Indeed, there is no per se classification of homosexuals, bisexuals, or heterosexuals in the statute, nor do we know which classification applies to Limon or M.A.R. However, that does not mean that Limon's argument fails. As Justice Scalia noted in his dissent in Romer, "there can hardly be more palpable discrimination against a class than making the conduct that defines the class criminal" (emphasis added). The majority in Lawrence similarly noted that making homosexual conduct criminal and not legislating against "deviate sexual intercourse" committed by persons of different sexes "in and of itself is an invitation to subject homosexual persons to discrimination both in the public and in the private spheres." Throughout the Lawrence opinion, the majority refers to the stigmatizing and demeaning effect of criminalizing conduct commonly engaged in by homosexuals and concludes that a state may not "demean their existence or control their destiny." Additionally, Lawrence makes it clear that Romer applies to "persons who were homosexuals, lesbians, or bisexual either by 'orientation, conduct, practices or relationships.'"


This case is different from Lawrence, where homosexual conduct was criminal and heterosexual conduct was not. The Lawrence Court focused upon the "stigma" the criminal statute imposed which it characterized as "not trivial." Here, both types of conduct are criminalized and, thus, stigma attaches to the heterosexual conduct covered by the Romeo and Juliet statute. However, there is an enormous escalation in the severity of punishment for those punished under the general rape, sodomy, and lewd act statutes. The Kansas Sentencing Guidelines impose a presumptive sentence of prison upon all defendants, including those with no prior criminal history, who are convicted of a severity level 3 felony, the severity level applying to Limon's conviction. In contrast, a presumption of probation applies to all sentences, except those for defendants with criminal histories of "A" or "B," who are sentenced for a severity level 9 crime, which would be the applicable severity level for sodomy if the Romeo and Juliet statute applied.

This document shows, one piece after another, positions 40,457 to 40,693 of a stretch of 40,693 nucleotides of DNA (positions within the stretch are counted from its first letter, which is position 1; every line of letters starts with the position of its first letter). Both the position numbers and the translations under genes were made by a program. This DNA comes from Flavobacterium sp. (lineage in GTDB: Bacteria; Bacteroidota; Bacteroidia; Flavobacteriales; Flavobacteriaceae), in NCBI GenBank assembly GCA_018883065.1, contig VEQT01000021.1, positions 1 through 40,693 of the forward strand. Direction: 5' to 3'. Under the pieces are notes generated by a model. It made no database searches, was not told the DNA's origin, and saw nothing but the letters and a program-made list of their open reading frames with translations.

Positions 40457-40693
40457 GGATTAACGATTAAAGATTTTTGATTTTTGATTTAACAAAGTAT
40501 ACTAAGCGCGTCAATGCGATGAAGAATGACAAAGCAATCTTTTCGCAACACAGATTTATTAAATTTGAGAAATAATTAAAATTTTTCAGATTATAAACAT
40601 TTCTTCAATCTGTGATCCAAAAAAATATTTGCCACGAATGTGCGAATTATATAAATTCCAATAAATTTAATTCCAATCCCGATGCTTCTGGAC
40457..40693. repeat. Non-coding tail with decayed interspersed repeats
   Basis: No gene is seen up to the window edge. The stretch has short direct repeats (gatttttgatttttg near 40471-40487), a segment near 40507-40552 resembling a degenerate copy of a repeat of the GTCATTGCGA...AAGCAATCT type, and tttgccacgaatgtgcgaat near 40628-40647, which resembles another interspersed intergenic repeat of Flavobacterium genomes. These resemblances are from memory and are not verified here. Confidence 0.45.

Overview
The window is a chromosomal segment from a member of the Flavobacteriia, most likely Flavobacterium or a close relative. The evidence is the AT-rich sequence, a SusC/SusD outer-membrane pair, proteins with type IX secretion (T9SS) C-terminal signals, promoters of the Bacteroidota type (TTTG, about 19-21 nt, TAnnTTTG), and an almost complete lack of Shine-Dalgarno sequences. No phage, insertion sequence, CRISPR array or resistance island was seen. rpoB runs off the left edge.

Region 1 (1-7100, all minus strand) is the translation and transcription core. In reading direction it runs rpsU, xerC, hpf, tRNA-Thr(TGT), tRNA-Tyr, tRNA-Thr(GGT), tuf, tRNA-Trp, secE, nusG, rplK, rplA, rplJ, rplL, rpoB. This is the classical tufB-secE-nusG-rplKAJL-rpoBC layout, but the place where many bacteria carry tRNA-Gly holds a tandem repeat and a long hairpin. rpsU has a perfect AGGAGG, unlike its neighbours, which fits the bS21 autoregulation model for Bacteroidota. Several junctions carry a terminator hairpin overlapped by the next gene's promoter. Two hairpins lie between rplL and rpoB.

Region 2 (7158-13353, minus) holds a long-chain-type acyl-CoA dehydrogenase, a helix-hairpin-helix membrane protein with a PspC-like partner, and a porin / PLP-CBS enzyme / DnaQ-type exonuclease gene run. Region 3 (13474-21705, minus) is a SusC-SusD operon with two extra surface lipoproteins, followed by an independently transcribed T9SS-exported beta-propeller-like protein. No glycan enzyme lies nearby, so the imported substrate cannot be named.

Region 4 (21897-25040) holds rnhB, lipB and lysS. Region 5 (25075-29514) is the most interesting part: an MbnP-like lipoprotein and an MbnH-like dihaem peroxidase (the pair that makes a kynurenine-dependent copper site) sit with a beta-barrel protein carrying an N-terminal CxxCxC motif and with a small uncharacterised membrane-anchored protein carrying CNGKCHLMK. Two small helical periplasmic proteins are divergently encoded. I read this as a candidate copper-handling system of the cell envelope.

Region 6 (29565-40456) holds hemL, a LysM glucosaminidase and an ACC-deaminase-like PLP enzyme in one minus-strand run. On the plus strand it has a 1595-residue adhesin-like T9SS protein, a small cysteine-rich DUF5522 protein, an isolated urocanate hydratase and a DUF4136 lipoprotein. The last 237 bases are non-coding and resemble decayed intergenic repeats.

Additionally, the presumptive terms of imprisonment for a severity level 3 felony, as noted earlier, are approximately 15 times that of a severity level 9 felony. As also discussed earlier, for Limon, whose criminal history score was a B, this classification means the difference between a 13-, 14-, or 15-month prison sentence and a 206-month prison sentence. For a defendant with no criminal history, a conviction of criminal sodomy (as charged in this case) entails a sentencing range of 55-59-61 months' presumptive imprisonment while a conviction of unlawful voluntary sexual relations under the Romeo and Juliet statute entails a sentencing range of 5-6-7 months with the presumption of probation. This represents an extreme disparity in sentencing.


There is also the distinction that Limon faces the stigma of sex offender registration; those convicted under the Romeo and Juliet statute do not.


Furthermore, the demeaning and stigmatizing effect upon which the Lawrence Court focused is at least equally applicable to teenagers, both the victim and the offender, as it is to adults and, according to some, the impact is greater upon a teen.


Based upon these considerations we conclude there is a discriminatory classification requiring us to examine the level of scrutiny to be applied in testing the constitutionality of the classification.

Level of Scrutiny